There are a huge amount of game cards and tokens to manipulate, so apart from the game board (about 70x50cm), or the larger game mat that we used (106 x 86cm), you have to find room for eight control mats about 35 x 17cm each, half a dozen piles of counters and somewhere to roll the dice. A table about half the size of Canada will suffice!

As for the game mechanisms, they are very much in the Richard Borg style, as in “card driven options, then chuck x number of dice and what you roll is what you score”. Each side has cubic dice with 3 of their own symbol, 1 enemy symbol and 2 blanks.

The German player has 7 “Flights”, each of initially 6 squadrons. Each is dealt a mission card (from a hand of 10) to bomb an airfield, a radar station or a city. It is impossible to cross the English coast without being detected by radar, unless you have destroyed the radar station. If detected the British player may choose to intercept with an entire flight (he has 12 flights of 3 squadrons) or to wait and “dogfight”. But he can only make 5 attacks each turn, so someone will usually get through, only to be attacked again next turn.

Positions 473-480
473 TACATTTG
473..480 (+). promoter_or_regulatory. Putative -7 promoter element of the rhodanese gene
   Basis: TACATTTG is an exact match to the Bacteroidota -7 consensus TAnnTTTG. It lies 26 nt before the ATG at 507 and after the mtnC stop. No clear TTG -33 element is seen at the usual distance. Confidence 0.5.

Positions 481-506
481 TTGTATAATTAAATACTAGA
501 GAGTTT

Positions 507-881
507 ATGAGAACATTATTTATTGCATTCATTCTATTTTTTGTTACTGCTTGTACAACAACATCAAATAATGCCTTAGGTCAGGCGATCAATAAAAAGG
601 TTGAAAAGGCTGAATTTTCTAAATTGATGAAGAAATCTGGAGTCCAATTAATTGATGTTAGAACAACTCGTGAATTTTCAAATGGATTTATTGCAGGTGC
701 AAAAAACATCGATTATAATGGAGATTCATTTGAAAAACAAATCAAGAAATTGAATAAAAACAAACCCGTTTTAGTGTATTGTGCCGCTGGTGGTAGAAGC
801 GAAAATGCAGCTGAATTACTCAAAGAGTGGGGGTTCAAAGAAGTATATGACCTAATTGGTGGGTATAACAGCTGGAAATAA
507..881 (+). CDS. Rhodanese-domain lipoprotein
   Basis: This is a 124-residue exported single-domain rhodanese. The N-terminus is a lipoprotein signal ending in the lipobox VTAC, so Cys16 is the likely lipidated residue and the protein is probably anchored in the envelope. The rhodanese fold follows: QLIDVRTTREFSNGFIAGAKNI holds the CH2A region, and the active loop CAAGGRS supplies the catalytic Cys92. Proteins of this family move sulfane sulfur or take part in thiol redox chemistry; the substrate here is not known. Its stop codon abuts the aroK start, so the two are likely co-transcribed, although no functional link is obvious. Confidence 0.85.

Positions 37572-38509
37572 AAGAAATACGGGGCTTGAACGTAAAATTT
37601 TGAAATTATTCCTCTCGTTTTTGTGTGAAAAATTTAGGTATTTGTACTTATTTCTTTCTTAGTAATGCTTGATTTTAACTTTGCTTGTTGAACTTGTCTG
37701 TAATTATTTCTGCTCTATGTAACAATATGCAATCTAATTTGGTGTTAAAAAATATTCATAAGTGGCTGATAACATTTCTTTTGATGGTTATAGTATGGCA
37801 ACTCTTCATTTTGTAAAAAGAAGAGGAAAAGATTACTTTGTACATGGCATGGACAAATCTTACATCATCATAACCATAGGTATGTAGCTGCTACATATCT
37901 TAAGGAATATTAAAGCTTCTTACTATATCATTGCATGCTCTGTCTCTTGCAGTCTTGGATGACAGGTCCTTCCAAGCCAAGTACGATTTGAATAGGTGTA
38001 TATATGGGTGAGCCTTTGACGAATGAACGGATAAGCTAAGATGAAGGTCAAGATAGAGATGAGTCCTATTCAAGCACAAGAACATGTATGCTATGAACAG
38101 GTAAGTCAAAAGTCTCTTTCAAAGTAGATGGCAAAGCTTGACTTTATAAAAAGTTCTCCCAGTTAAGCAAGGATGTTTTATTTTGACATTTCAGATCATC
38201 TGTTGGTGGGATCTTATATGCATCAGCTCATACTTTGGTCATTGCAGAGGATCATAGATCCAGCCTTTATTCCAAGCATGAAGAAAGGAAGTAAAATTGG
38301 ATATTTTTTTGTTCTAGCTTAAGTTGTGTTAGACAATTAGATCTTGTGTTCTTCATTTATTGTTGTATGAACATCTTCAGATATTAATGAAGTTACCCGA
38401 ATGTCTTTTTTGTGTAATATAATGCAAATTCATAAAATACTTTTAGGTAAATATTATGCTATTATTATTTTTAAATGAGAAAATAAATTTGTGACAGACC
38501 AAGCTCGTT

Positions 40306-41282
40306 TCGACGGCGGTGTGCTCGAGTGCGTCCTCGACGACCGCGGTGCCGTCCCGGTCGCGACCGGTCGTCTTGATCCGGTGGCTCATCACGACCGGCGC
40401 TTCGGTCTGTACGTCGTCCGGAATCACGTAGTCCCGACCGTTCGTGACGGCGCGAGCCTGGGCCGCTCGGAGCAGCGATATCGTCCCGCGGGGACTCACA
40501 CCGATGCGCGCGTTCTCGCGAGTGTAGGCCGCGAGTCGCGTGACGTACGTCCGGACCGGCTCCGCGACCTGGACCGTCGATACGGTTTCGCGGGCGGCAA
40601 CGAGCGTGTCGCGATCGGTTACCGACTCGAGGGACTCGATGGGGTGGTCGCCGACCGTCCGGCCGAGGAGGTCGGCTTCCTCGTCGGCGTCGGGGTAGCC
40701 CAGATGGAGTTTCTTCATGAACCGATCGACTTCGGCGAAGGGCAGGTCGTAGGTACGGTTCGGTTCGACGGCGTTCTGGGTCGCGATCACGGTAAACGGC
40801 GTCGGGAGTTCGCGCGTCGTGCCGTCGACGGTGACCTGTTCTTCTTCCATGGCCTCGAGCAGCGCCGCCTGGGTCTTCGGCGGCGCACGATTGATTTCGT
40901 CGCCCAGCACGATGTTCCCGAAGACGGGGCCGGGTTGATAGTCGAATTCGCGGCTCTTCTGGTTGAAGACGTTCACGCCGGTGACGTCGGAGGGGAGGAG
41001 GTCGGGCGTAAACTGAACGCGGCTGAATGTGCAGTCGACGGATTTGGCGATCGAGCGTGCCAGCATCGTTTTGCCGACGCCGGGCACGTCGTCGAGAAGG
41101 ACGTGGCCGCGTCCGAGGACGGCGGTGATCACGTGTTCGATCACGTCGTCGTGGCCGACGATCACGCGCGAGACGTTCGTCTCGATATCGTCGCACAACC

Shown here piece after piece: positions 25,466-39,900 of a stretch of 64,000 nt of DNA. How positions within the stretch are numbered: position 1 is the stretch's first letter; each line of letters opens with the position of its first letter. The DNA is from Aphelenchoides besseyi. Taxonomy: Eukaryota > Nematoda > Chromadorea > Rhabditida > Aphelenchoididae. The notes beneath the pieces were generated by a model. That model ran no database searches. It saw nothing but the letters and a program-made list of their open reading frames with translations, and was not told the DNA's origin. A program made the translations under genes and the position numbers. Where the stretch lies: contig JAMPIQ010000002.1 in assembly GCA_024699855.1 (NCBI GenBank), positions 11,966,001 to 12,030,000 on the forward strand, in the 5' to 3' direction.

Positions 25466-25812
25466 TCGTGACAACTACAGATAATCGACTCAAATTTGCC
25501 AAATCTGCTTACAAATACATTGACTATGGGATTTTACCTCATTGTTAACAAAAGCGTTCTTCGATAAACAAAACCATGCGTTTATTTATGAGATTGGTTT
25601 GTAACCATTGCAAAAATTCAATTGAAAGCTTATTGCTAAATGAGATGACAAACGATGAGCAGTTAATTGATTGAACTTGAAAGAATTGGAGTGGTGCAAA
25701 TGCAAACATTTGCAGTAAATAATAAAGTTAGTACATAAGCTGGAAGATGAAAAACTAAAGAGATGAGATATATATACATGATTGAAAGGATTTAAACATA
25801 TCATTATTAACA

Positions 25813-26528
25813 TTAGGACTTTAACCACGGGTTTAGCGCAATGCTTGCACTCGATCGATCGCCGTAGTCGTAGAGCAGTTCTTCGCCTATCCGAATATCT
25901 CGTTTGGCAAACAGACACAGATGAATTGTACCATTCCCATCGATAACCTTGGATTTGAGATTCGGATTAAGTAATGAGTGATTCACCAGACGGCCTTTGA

I started by concentrating on the two radar stations in my hand of cards, but was intercepted (Total defending flight value vs total attacking flight value) and only destroyed one of them. Those flights that got through (I only had 5 achievable targets*) were attacked by dog fights where you play off one squadron at a time until one side has nobody left. In both forms of combat you have a 1/2 chance of damaging the enemy, a 1/3 chance of no effect and a 1/6 chance of “friendly fire” adding to the enemy’s roll.

*When you have only 1 flight in Norway and 6 in France, and 5 of your 10 possible missions are Newcastle, Glasgow, Middlesborough, Preston and Creswell radar (N. of Newcastle) there is not a lot you can do about it!

The actual models are representative. Details of the squadrons for each flight are on the players’ control boards.